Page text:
Brazil’s exports to Canada hit a record high in 2023, surpassing US$ 5.7 billion

The advancement in exports contributed to a positive balance for Brazil totaling US$ 2.386 billion (FOB) last year, a 928% leap from the same period in 2022

By Marcel Salim

Brazil’s exports to Canada reached their highest level for the second consecutive year, exceeding the US$ 5.7 billion mark (FOB) for the first time in the history of bilateral relations. This is indicated by data compiled by the Quick Trade Facts study, prepared by the Chamber of Commerce Brazil-Canada (CCBC).

Shipments to Canada totaled US$ 5.771 billion (FOB) in 2023, representing a 7% increase compared to the 12 months of 2022, when external sales amounted to US$ 5.396 billion (FOB).

The advancement contributed to the bilateral balance ending last year with a positive balance for Brazil of US$ 2.386 billion (FOB). The figure represents a 928% jump from the same period in 2022 when the result was only US$ 232.096 million.

“The growth of Brazil’s exports to Canada is expected to remain firm and continuous. This result reflects an extensive agenda of meetings and initiatives carried out in recent years to further strengthen business between the two countries,” says Ronaldo Ramos, president of the CCBC.

In 2023, Canada surpassed Germany and South Korea in the ranking of Brazil’s main export destinations, now ranking 10th. In 2022, the country was in 13th place. In terms of imports, the North American country remained in 15th place.

Between January and December 2023, the trade flow – representing the sum of imports and exports – totaled US$ 9.15 billion (FOB), a 13.30% decrease compared to the US$ 10.56 billion (FOB) achieved in the same period the previous year. The 2022 total represented a historical record when the US$ 10 billion (FOB) mark was surpassed for the first time within a year.

Greater Brazilian presence in Canada

“Canada is already a major partner of Brazil, with significant investments in strategic sectors such as agribusiness, infrastructure, mining, aerospace, and defense, among others. We have seen that bilateral trade has been growing significantly, and yet there is still enormous potential to be explored,” explains Paulo de Castro Reis, director of Institutional Relations at CCBC.

On average, CCBC conducts eight trade missions from Brazil to Canada each year, focusing on topics such as artificial intelligence, food and beverages, mining, Industry 4.0, smart cities, innovation in health and medical-hospital system, clean technologies, energy transition, and even creative economy.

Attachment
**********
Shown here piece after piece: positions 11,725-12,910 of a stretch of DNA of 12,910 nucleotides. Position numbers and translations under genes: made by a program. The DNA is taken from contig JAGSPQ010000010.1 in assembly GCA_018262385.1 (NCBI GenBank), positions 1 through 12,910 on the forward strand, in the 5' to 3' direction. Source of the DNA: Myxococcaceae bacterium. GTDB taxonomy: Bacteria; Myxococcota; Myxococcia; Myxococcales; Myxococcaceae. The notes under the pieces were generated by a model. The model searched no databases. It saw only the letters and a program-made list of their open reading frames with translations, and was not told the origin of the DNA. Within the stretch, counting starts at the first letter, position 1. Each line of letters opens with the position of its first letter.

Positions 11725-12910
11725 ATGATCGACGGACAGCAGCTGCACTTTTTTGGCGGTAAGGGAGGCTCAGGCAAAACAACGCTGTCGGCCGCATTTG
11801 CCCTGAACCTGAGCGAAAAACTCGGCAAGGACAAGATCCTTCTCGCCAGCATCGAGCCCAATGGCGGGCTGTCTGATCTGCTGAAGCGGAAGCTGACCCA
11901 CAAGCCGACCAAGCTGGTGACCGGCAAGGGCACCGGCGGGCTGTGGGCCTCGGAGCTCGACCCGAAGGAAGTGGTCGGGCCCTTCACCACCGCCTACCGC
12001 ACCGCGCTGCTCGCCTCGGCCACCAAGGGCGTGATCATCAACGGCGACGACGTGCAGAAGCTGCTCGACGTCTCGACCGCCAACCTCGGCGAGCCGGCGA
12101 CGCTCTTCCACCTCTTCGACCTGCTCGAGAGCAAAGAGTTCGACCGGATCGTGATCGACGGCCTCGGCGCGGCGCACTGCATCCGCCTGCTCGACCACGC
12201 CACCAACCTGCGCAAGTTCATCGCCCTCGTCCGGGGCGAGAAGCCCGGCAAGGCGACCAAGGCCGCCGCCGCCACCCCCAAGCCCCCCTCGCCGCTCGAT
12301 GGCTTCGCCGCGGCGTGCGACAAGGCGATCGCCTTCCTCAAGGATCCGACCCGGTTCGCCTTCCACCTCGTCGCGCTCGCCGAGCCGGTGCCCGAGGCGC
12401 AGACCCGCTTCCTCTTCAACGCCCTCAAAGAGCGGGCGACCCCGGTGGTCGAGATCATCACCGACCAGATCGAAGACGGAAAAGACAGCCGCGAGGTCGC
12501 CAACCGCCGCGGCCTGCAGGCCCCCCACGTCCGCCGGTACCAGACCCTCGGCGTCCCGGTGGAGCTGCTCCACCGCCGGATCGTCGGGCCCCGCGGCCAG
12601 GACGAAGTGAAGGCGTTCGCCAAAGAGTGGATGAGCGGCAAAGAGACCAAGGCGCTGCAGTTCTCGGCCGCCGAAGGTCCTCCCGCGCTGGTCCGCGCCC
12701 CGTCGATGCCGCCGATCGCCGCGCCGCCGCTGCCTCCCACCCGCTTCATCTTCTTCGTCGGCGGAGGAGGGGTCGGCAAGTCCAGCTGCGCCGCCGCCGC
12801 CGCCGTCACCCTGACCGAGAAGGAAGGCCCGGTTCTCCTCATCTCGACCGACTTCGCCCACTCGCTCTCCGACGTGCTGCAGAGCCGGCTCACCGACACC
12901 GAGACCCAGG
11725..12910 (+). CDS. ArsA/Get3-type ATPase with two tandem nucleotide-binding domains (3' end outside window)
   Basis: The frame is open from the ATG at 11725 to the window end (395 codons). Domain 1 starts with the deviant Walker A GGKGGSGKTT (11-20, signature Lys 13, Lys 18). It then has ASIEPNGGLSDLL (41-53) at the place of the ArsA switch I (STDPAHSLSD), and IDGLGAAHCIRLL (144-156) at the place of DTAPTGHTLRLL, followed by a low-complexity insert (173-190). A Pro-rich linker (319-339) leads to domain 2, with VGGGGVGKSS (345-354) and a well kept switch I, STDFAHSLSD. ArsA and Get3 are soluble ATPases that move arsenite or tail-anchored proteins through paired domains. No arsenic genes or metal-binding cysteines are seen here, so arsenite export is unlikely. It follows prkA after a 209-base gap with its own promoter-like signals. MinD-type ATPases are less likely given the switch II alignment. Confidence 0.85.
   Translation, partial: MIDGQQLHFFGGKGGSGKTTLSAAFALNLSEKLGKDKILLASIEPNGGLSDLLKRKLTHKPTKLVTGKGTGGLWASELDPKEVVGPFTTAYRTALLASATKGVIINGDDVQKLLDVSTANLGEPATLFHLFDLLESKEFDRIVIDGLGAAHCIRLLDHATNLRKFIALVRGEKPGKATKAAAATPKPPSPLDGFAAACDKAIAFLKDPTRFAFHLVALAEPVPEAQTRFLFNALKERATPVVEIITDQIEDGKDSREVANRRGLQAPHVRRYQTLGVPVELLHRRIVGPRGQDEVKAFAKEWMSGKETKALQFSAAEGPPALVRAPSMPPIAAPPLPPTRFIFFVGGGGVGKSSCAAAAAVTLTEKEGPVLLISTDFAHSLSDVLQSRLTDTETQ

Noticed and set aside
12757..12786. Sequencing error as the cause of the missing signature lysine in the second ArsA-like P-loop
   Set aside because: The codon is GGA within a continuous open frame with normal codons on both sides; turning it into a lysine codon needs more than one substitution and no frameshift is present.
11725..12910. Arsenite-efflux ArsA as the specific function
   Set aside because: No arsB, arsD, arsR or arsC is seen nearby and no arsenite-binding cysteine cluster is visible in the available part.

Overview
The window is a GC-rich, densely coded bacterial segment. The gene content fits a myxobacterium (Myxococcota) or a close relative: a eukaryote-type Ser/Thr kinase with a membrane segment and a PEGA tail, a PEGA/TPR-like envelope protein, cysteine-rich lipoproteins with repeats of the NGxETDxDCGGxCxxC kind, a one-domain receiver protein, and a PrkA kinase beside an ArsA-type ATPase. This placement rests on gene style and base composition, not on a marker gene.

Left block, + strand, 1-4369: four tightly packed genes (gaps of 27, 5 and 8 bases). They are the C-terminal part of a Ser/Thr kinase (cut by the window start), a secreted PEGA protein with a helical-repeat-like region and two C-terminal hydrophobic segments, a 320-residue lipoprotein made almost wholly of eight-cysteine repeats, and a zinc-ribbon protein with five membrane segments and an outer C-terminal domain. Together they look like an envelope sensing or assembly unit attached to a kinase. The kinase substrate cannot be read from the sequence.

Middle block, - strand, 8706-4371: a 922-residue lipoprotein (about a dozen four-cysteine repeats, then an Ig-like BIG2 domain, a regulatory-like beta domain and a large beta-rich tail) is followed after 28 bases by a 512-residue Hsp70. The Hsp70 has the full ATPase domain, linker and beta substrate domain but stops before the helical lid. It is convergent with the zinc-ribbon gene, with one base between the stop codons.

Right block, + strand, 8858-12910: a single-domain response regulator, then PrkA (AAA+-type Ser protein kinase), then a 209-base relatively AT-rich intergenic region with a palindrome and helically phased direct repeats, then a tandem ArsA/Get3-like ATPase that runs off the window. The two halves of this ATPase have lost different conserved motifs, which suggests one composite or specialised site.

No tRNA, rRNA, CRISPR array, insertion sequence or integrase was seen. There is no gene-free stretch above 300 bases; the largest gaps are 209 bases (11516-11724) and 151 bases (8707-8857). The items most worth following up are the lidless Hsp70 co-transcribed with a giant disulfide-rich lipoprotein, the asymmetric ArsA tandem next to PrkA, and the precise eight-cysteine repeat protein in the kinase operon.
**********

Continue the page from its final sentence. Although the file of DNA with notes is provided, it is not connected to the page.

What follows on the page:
For 2024, there is an expectation of an even more intense meeting agenda. “These are unique opportunities where Brazilian entrepreneurs receive all the assistance and support to internationalize their businesses, as well as being able to use Canada as a gateway for products in North America, Europe, and even Asia,” highlights Daniella Leite, director of Associates and New Business at CCBC.

Export highlights

The main highlights in Brazilian exports to Canada, with the greatest weight in the trade balance during the period, were: precious stones and metals, including gold (28% of total exports); inorganic chemicals and inorganic or organic compounds of precious metals, representing 22% of the total; aircraft and equipment, including their parts (12.3%); and sugars and confectionery products (11%).

In 2023, exports in the category “aircraft and equipment, including their parts” saw an increase of 452%, totaling US$ 712.1 million (FOB), positively influenced by agreements signed in the aviation sector.

In a deal valued at US$ 2.1 billion announced in November, Embraer announced the sale of 25 E195-E2 family aircraft to Canadian company Porter Airlines. This amount adds to the 50 jets that had already been ordered by the Canadian airline. The aircraft has a capacity of up to 146 seats each. With the acquisition, Porter Airlines aims to expand operations throughout North America.

Surprises in imports

Canadian product purchases totaled US$ 3.38 billion (FOB) between January-December 2023, a 34% decrease compared to the same period in 2022, when they totaled US$ 5.16 billion (FOB). The decrease, in particular, is attributed to the purchase of fertilizers, which gained prominence in 2022 due to the start of the conflict between Russia and Ukraine.

Imports of this category totaled US$ 1.96 billion (FOB) in 2023. The total value is 47% lower than the US$ 3.71 billion seen in 2022. Despite the decline, fertilizers continue to lead as the most purchased products from Canada, accounting for 58% of total imports.


Access complete data and analysis in the CCBC study: Quick Trade Facts